ENGR 3195-001: Interdisciplinary Design Marketplace

Instructors: Leslie Shor, Alexander Agrios

This course is intended for School of Engineering majors graduating in the current academic year or the next academic year. This course is not intended for sophomores who have “junior standing” by credit hours. Students who are in their sophomore year are encouraged to take the course next year.

This course provides students from across the School of Engineering with an opportunity to apply their individual, disciplinary technical skills to answer a peer-generated interdisciplinary design challenge.

Students in the course will work as both a “consultant” and as a “client” on an interdisciplinary design challenge posed by their classmates.  First, as “consultants,” student groups will summarize the technical skills typical of their own engineering discipline. Then, as “clients,” individual students will be mentored to formulate a specific technical challenge and scope of work.  The scope of work should make use of skills available in a different academic discipline, and must include a clear statement of expectations, constraints, and the deliverable schedule. Consultants and clients will be matched, and ultimately consultants will provide clients with the specified technical product(s). These products may include theoretical analyses, computer simulations, modeling, coding, primary research, or prototype fabrication. Finally, clients will integrate the consultant’s product into the broader context of their original challenge. Design challenges may be related to Capstone Design projects, undergraduate research projects, or technical-related extracurricular activities and outside interests such as Engineers Without Borders (EWB), 3D Printing Club, etc. Learning goals include: increase confidence and competence employing technical knowledge and skills; enhance interdisciplinary knowledge; improve project management skills; improve technical communication skills.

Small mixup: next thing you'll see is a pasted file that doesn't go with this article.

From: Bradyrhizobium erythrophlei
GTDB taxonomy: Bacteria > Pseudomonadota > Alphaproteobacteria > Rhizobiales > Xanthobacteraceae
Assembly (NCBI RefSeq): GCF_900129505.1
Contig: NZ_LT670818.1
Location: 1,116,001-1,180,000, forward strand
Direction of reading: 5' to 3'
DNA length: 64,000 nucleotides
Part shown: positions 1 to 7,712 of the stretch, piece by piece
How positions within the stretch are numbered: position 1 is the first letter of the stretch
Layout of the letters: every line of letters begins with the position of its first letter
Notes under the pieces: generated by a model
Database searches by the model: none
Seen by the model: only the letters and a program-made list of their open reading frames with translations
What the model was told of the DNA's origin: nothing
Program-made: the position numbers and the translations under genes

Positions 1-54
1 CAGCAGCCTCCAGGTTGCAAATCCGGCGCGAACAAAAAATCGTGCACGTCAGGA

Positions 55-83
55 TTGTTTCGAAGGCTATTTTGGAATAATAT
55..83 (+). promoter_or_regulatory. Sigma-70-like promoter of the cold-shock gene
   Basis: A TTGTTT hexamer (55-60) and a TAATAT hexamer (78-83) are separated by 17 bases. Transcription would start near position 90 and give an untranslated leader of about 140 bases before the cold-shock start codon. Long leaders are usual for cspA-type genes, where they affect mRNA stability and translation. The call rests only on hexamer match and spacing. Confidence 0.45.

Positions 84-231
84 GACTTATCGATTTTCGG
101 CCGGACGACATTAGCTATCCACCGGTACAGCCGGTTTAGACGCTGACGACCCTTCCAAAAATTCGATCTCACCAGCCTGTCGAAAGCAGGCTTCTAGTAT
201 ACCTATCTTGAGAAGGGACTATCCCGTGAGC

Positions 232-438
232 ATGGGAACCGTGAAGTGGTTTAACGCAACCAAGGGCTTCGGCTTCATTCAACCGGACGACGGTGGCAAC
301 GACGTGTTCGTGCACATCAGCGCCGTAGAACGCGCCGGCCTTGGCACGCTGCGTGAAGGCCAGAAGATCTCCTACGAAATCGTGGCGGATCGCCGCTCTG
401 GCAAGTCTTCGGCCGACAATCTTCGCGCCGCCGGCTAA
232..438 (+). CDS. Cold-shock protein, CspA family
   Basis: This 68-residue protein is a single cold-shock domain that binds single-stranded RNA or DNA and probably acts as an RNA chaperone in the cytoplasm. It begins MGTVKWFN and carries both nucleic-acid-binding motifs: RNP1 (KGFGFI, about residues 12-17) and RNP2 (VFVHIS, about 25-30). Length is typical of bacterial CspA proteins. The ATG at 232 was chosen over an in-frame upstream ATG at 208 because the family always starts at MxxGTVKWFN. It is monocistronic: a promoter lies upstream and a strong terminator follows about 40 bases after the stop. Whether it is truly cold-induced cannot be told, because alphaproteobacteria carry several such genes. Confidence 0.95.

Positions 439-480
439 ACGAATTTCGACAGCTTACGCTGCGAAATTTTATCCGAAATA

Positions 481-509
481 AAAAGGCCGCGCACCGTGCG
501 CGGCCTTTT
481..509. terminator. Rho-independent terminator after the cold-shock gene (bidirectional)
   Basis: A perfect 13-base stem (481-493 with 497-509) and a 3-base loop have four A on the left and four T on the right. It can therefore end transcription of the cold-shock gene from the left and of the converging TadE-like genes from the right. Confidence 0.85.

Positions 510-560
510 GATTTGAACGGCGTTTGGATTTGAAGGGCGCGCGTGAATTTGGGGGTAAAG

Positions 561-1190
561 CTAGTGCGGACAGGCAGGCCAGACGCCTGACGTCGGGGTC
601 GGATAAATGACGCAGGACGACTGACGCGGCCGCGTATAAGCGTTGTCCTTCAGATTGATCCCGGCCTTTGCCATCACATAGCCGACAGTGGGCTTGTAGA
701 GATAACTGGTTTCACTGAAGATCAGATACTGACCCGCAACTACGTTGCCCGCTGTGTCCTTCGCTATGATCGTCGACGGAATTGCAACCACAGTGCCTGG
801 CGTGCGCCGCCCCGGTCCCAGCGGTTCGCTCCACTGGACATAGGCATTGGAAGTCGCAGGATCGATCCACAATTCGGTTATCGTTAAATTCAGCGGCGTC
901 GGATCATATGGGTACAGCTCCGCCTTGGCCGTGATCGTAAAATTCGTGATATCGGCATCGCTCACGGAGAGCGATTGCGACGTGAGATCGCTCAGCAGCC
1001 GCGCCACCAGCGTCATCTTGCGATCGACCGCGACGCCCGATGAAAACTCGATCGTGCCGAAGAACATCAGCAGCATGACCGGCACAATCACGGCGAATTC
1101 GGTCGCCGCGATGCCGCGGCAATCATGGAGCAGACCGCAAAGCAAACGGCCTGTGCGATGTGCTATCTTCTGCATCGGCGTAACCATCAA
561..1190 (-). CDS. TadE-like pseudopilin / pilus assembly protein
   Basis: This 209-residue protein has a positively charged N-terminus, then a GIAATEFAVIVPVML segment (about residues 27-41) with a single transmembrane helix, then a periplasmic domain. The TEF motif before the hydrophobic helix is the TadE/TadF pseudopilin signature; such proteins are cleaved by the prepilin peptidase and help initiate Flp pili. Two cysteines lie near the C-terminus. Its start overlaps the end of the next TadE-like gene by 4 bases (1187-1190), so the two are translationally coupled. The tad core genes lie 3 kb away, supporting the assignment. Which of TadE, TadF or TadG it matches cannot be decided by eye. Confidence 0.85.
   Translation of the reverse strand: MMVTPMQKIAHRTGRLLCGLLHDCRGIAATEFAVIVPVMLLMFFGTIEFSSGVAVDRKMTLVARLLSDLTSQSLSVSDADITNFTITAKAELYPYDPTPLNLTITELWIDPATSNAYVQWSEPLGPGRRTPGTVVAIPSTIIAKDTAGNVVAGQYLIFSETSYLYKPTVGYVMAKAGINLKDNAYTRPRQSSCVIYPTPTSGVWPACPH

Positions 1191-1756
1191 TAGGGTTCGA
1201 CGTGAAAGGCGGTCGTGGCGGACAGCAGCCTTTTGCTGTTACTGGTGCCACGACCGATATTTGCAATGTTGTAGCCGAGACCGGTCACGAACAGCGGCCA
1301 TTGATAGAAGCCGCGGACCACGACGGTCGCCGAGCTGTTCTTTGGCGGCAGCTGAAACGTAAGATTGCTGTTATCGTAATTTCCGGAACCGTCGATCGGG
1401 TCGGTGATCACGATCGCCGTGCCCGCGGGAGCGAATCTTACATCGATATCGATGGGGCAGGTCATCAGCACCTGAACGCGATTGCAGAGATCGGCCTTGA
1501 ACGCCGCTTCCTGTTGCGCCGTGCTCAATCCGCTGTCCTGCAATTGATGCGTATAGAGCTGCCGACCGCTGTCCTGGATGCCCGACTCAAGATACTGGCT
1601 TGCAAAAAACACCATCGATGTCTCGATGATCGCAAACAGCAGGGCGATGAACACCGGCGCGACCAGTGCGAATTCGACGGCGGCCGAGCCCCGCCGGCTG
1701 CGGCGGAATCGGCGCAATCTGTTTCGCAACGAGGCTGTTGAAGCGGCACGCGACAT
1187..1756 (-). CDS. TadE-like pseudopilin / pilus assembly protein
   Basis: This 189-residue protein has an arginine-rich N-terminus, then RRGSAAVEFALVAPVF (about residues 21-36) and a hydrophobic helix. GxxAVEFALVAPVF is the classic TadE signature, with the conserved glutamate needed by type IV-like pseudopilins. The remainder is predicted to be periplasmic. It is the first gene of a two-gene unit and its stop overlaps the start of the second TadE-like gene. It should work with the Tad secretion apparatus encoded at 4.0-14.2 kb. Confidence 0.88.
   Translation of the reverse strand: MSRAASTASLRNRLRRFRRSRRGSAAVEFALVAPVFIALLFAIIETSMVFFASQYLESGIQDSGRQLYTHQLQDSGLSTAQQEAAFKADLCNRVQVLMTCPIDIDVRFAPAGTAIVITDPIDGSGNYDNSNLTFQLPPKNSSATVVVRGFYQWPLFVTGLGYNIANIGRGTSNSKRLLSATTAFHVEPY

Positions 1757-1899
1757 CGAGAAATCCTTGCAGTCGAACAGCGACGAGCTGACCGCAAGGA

Interested students are encouraged to contact the instructor for more information: Leslie.Shor@uconn.edu